Guest

Let’s not forget the fund managers who speculate with all our superannuation money – which is a hell of a lot! Manipulating the markets to benefit their own pockets I bet???

Biker
Guest

Fund managers can only speculate with your Super if you let them. In these days of daily online access, with tools to exactly select (y)our Super asset class(s) down to 1%, we’ve only ourselves to blame if our assets in Super increase or decrease. ;)

peterg
Guest
(literally and biblically pissed poster alert) yes biker, but with surplus $ to invest, surplus time to investigate and, moreover, surplus trust in anything that is written. blame youselves while Rome burns, winners grinners, losers, well, theyz just losers. meez just spittin’chips. not gambling. not too much to lose, relatively and surprisingly to self … before it comes down to the line, which it wont because of the inherent advantages to ‘the establishment ‘ of advanced technology (media controls, money taps and traps, laws protecting the weak, might is right, and right is, well, self evident for the blind and… Read more »
Biker Pete
Guest

Just saying that a few decades ago, before Duty of Disclosure, PW’s argument might have made some sense. But the same technology you just posted on allows instant scrutiny of your funds; and permits you to change the balance immediately. Agree that it’s a mistake to do so p*ssed… .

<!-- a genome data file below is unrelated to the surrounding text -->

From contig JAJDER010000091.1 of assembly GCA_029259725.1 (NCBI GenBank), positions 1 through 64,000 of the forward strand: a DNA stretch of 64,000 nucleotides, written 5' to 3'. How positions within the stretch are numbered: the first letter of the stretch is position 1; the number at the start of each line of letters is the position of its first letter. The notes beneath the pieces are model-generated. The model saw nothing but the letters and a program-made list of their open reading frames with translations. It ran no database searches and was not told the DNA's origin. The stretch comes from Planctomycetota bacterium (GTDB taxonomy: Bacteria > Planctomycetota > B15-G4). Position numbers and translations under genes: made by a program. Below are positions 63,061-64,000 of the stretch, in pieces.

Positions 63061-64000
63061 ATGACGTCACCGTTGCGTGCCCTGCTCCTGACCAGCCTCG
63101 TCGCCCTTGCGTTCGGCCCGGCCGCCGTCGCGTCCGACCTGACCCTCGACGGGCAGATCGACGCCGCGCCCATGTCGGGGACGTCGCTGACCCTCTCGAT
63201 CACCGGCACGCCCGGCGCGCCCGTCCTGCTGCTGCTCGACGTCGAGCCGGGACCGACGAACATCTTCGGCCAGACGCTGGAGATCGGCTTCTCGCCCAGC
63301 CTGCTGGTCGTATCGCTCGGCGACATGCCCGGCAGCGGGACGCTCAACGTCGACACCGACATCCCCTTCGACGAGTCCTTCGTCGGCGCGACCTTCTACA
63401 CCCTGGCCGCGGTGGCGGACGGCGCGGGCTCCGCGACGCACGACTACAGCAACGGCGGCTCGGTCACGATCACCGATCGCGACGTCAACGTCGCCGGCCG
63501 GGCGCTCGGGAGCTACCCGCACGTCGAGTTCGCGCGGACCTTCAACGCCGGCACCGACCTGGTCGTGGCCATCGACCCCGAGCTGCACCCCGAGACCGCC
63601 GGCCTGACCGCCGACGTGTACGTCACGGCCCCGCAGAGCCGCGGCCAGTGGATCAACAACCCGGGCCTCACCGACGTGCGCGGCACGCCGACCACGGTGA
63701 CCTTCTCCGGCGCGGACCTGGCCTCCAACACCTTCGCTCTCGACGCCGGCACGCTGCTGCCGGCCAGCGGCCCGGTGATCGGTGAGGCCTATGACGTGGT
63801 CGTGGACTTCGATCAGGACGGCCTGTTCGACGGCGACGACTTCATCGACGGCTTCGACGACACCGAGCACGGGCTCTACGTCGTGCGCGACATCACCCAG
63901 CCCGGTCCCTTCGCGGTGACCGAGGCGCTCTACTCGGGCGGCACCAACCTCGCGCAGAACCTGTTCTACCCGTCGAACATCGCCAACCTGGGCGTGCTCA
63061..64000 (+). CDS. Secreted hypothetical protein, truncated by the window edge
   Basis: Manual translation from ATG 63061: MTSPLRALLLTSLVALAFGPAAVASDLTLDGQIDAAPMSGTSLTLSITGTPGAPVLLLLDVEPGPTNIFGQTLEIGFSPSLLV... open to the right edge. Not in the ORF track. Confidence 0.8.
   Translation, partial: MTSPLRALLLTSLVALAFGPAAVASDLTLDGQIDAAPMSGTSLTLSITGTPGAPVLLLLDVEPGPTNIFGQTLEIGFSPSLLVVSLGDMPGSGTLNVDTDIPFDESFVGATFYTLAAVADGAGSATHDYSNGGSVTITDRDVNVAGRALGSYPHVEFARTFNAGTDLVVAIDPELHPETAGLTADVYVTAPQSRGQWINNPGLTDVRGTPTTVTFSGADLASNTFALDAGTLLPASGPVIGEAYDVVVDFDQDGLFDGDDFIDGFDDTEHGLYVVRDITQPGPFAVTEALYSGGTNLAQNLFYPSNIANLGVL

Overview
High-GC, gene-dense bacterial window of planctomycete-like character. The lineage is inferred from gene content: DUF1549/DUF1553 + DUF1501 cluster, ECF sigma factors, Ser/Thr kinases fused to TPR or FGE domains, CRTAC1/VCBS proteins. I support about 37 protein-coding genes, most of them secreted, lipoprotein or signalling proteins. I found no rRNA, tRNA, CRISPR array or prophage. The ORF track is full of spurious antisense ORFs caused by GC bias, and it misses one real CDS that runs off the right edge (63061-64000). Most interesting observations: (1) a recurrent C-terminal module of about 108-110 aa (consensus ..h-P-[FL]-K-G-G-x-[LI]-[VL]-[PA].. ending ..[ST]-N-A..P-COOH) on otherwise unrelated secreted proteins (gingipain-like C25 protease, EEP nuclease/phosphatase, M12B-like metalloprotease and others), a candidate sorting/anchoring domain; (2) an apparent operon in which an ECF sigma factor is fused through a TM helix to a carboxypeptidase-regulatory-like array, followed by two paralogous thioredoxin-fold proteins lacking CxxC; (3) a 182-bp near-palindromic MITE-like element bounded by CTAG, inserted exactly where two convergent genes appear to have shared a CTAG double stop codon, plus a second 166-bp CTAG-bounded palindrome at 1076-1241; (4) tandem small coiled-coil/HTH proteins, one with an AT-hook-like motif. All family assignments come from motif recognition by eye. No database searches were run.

Anyone in their fifties who permits a fund manager to roll-the-dice with your a$$ets is asking for a personal arm-an-leg-aggeddon. No-one cares about your a$$ as much as you do.

MM4? It’s a regular event in no-go-zones in Mexico. Certainly no terrain for aged hombres… . ;)

Ned S
Guest

There’s some good financial reasons for Russian males loving home brewed vodka and collectively choosing a low life expectancy I imagine PeterG?

Ned S
Guest

Super – Yep, it’s a classic case (for most) of handing your financial future to someone else on a platter. Still occasionally think of Macfarlane’s comment back around 2006, that In the days of yore the average Aussie would have been busy getting his house paid off and a few bucks in the bank; But with super opening us up to the uncertainties of global stock markets.

Though as Biker says, getting shafted like that doesn’t seem to be strictly necessary these days? Though the fees of all these self aggrandising financial types will presumably always be obscene.

Biker
Guest
We all have a duty to watch our backs, I mean bucks, Ned. A couple of years ago I was a little horrified to realise a colleague on very high salary a.) didn’t have a clue what he had in Super; b.) didn’t know what asset class he was in; c.) didn’t know he could check online; d.) didn’t know he could switch assets at will. He was astonished when we advised him that _he_ could make these decisions. At the time, we wondered if it might be too much bother to follow through; and expect he was probably taken… Read more »